Book review - The Rest Is Silence, By Carla Guelfenbein

Tommy acts like any other young boy with a vivid imagination and youthful curiosity.

He lives in Santiago, Chile, with his father Juan and stepmother Alma, a pet stag beetle and an imaginary friend called Kájef. As well as having a keen interest in astronomy, he follows the blog of ethnologist Mr Thomas Bridge, and enjoys drawing and making-up stories.

But 12-year-old Tommy has a rare heart condition. Bullied at school, he spends his time alone, secretly recording conversations of the adults that surround him. When he overhears some gossip about his mother's suicide, he tries to uncover the truth about her death, setting off a train of events over which he has no control. Carla Guelfenbein has created a powerfully authentic voice in Tommy. His observations reflect his own inner state, as well as illuminating the moral quandaries of the adults around him. As he pieces together the facts behind his mother's death, his narrative also reveals the feelings of guilt that constrain his father.

Underpinning Tommy's story is that of Juan and Alma, who have been married for eight years. After the death of Tommy's mother, Juan throws himself into his work as a heart surgeon, until he meets Alma in Barcelona. They enjoy a brief affair and later, when she finishes her studies, Alma returns to Santiago and marries Juan. She brings her young daughter Lola with her.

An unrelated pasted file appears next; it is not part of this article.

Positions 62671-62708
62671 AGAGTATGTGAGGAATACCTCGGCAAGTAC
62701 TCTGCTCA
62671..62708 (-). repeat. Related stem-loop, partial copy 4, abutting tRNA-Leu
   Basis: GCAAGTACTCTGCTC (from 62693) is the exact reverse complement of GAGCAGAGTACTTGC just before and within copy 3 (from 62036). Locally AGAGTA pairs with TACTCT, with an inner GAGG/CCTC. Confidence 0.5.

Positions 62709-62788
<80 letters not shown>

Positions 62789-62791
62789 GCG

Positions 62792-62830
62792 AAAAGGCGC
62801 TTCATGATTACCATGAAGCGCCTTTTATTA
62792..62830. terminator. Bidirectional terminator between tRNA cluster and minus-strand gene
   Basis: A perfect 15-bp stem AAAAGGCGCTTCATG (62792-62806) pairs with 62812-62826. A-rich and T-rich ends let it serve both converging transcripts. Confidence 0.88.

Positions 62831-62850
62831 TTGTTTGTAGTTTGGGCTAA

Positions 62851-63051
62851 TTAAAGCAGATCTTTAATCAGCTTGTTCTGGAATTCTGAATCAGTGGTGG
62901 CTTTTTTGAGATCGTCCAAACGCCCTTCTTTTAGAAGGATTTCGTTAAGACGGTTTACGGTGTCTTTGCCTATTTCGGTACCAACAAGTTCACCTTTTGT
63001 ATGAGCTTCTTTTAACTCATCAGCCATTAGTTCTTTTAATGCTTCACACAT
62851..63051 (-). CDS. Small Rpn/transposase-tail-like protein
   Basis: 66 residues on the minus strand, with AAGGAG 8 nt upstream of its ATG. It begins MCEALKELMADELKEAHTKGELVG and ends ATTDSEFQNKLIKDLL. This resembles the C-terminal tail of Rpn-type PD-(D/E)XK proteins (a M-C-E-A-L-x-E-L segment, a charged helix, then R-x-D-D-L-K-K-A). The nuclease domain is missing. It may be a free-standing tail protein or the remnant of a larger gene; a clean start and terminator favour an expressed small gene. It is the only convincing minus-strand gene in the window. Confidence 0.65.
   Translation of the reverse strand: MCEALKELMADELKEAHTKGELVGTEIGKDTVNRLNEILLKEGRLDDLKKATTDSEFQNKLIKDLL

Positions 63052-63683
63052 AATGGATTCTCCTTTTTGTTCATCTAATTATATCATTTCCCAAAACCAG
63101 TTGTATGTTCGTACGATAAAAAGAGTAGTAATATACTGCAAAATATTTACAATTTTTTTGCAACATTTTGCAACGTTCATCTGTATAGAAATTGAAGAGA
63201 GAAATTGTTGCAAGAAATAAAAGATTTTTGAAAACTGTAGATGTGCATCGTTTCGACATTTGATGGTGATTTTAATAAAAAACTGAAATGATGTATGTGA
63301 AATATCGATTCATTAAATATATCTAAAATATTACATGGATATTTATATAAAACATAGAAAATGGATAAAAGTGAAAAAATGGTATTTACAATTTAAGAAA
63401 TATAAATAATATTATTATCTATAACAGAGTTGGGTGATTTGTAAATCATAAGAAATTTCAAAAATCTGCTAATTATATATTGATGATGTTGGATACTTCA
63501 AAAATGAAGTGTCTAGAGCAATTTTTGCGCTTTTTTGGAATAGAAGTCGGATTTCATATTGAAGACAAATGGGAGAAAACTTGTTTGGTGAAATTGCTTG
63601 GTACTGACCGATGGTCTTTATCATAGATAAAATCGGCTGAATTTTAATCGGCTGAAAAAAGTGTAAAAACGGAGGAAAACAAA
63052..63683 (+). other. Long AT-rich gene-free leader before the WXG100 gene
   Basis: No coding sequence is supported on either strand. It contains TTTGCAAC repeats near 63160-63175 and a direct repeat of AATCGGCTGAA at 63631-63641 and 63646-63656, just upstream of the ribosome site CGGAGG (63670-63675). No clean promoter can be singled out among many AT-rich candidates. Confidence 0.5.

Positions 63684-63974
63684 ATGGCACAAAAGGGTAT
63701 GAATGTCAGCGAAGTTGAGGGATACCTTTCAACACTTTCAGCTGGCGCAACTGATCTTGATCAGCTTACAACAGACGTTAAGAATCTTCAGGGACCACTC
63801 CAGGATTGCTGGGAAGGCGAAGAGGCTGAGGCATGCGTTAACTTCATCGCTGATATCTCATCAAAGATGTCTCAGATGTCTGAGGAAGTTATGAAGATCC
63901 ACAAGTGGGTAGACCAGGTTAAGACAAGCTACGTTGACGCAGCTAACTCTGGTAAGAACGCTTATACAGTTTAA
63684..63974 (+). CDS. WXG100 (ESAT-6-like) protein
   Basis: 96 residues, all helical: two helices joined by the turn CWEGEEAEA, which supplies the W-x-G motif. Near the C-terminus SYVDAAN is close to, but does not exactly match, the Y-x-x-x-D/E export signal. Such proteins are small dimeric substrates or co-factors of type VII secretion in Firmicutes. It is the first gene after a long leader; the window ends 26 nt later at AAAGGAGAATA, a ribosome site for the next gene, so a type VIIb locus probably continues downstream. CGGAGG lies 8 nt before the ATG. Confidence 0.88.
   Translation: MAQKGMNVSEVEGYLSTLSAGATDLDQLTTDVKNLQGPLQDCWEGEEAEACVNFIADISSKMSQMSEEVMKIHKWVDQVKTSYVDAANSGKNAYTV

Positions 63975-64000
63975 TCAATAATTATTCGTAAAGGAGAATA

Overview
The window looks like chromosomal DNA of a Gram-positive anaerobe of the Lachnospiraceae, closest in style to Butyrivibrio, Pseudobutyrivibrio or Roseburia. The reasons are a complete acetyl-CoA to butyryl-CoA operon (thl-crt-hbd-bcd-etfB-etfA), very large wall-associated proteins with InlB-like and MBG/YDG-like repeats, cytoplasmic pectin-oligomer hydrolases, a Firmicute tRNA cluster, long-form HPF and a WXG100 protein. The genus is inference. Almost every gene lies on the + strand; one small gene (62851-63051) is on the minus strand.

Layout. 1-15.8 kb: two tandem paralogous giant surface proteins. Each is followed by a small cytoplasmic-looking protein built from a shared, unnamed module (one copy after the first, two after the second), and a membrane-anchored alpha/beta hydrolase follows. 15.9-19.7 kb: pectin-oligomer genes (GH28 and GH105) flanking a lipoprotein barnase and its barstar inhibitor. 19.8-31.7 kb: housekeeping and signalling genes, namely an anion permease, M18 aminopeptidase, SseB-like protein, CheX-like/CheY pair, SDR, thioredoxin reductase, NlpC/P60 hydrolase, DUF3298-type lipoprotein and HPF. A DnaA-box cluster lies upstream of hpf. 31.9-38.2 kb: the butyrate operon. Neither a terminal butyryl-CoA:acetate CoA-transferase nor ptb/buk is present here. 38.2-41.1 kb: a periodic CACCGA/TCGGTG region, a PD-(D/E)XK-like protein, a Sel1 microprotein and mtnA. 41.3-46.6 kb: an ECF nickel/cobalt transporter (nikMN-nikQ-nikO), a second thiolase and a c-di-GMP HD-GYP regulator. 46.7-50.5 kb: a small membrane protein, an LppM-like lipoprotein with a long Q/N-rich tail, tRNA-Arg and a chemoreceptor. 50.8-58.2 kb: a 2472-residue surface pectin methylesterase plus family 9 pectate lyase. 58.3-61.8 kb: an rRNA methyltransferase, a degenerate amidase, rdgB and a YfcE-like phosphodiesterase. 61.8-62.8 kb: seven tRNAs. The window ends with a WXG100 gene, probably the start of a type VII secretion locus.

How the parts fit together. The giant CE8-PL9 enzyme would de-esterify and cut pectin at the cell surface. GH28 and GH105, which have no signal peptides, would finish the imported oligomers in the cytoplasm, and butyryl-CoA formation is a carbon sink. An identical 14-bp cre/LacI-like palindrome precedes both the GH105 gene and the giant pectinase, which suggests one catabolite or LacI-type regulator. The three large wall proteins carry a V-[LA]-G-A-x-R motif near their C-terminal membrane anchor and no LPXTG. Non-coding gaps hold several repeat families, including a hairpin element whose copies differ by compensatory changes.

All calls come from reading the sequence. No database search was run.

Knitting together the voices of the three central characters, Guelfenbein skilfully highlights the different perspectives of gender and age. It is Juan's apparent indifference that prompts the passionate Alma to rekindle a relationship with her former sweetheart Leo.

In Guelfenbein's tender story, the unravelling of memories and how they impact on the present is a potent force. For Alma, "images get delicately pieced together, then deposit themselves in memory, but they don't remain stable there; they continue to change along with the feelings that accompany them". Tommy's lack of memories fuels his obsession with his mother's past. For all of them, memories shape a reality that is constantly shifting. Tommy's search for the truth ends in tragedy, but as well as examining the role of memory in dealing with loss, The Rest is Silence is also about the redemptive power of love. It is their mutual love for Tommy that helps Juan and Alma to reconnect and come to terms with their pasts.

Originally published in the Independent Monday, 13 June 2011